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I will be the first to admit that if you want to stay fuller longer, its best to eat your greens instead of blending them up to drink them, but if you find yourself struggling to meet the recommended daily intake for vegetables or protein, this green smoothie can help tremendously. The nutritional benefits are still abundant and here’s why:

Kale
Kale is low in calories but high in fiber, vitamins A, C, and K, and calcium. Fiber can improve the dreaded pregnancy constipation. Vitamins A and C are important for a well-functioning immune system, that is generally weaker during pregnancy. Vitamin K strengthens your blood vessels, which is necessary when your blood volume increases.

Spinach
Also low in calories, spinach is rich in folate and iron. Folate is an essential nutrient in pregnancy because it can prevent certain birth defects and decrease your chances of premature labor. Iron can help prevent anemia, which is common during pregnancy. Spinach also contains calcium which is important for you and your growing baby’s bones.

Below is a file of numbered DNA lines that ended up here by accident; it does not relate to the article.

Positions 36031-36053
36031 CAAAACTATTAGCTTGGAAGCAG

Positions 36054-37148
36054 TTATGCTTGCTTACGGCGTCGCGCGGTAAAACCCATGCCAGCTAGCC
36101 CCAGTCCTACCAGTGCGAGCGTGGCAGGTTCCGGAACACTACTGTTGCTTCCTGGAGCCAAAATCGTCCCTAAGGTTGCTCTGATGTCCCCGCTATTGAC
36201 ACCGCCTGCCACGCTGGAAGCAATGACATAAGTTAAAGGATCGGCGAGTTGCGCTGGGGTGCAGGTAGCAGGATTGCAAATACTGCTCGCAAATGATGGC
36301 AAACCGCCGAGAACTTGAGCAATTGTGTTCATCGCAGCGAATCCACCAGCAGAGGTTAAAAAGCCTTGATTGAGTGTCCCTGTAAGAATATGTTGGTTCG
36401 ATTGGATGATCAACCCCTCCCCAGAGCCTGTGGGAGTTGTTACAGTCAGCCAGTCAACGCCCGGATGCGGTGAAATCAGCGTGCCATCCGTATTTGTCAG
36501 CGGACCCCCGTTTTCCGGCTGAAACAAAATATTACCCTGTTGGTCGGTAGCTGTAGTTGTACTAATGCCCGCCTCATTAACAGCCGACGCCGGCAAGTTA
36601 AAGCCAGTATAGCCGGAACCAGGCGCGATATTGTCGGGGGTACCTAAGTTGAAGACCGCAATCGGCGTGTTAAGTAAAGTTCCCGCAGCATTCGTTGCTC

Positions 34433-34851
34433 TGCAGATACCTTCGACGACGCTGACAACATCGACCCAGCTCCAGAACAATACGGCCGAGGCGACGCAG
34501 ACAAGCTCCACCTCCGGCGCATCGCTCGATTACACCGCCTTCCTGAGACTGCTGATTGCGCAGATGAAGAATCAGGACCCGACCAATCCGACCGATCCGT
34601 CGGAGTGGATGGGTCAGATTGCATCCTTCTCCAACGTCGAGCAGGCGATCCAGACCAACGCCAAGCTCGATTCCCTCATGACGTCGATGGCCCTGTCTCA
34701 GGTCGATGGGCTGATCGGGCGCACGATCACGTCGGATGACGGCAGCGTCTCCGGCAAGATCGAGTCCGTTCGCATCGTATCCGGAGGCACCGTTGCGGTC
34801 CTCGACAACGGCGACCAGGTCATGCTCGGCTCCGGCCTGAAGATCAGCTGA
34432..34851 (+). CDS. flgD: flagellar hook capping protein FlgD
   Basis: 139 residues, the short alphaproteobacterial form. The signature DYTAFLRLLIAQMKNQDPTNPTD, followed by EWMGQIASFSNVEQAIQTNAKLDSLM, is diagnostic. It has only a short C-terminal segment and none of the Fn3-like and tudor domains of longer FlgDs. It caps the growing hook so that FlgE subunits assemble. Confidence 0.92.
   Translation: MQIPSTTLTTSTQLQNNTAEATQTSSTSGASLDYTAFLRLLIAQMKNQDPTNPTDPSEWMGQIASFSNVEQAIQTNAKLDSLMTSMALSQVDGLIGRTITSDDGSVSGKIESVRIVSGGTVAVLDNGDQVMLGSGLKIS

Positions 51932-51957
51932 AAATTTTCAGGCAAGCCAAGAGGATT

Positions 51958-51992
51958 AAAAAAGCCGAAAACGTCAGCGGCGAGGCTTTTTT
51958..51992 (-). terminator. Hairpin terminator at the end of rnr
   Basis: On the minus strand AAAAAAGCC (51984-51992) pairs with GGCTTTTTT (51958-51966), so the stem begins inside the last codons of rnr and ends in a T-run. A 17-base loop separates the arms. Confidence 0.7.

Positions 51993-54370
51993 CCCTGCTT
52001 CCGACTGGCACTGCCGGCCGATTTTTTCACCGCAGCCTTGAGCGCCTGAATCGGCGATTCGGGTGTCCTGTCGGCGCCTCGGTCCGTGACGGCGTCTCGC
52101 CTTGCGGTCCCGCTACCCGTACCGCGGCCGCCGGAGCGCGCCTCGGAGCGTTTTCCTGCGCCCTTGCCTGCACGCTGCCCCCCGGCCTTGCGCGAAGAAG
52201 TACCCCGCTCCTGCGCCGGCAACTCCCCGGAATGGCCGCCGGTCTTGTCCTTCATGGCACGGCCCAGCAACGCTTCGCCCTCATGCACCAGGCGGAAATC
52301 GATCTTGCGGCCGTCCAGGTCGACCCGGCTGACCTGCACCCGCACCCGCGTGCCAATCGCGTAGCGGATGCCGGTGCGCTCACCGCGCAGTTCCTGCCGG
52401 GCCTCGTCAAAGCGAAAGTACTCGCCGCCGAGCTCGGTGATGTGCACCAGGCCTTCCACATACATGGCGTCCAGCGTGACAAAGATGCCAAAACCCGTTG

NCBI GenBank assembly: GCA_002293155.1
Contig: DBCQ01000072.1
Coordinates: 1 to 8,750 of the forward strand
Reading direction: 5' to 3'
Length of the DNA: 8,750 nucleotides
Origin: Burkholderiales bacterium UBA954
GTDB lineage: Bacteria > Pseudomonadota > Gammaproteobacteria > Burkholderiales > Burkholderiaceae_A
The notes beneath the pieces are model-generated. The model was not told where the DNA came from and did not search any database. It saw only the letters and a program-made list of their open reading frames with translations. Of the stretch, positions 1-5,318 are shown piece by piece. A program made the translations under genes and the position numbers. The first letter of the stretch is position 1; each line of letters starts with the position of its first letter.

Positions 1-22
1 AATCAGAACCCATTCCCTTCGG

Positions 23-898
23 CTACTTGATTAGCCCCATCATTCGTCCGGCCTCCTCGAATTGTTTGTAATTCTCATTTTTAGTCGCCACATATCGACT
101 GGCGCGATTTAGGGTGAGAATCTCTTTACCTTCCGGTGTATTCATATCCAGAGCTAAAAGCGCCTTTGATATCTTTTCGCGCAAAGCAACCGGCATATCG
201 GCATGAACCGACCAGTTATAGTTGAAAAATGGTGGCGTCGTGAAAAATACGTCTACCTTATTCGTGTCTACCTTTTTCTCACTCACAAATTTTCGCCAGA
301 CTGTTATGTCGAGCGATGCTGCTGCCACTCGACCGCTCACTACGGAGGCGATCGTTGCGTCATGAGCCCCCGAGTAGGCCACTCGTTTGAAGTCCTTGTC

Cucumber
Not only does cucumber greatly improve the taste of this green smoothie, it’s made up of 95% water, as well as magnesium and potassium. All three of these work together to keep you well hydrated. Cucumbers also contain several antioxidants, which have a variety of benefits relating to organ function, disease prevention, and your overall health.

Avocado
Just like many of the above green foods, avocado is high in Vitamin K, folate, Vitamin C, potassium, and fiber. What makes it unique compared to the other ingredients is it’s high fat content. This type of “healthy fat” is shown to reduce inflammation and lower cholesterol. It’s a key ingredient to this smoothie recipe because it’s going to help keep you feeling full and satisfied longer.

Mango
Mango adds a touch of sweetness to the recipe, but it won’t spike your blood sugar levels because of its low glycemic index. The enzymes in the fruit help to improve digestion.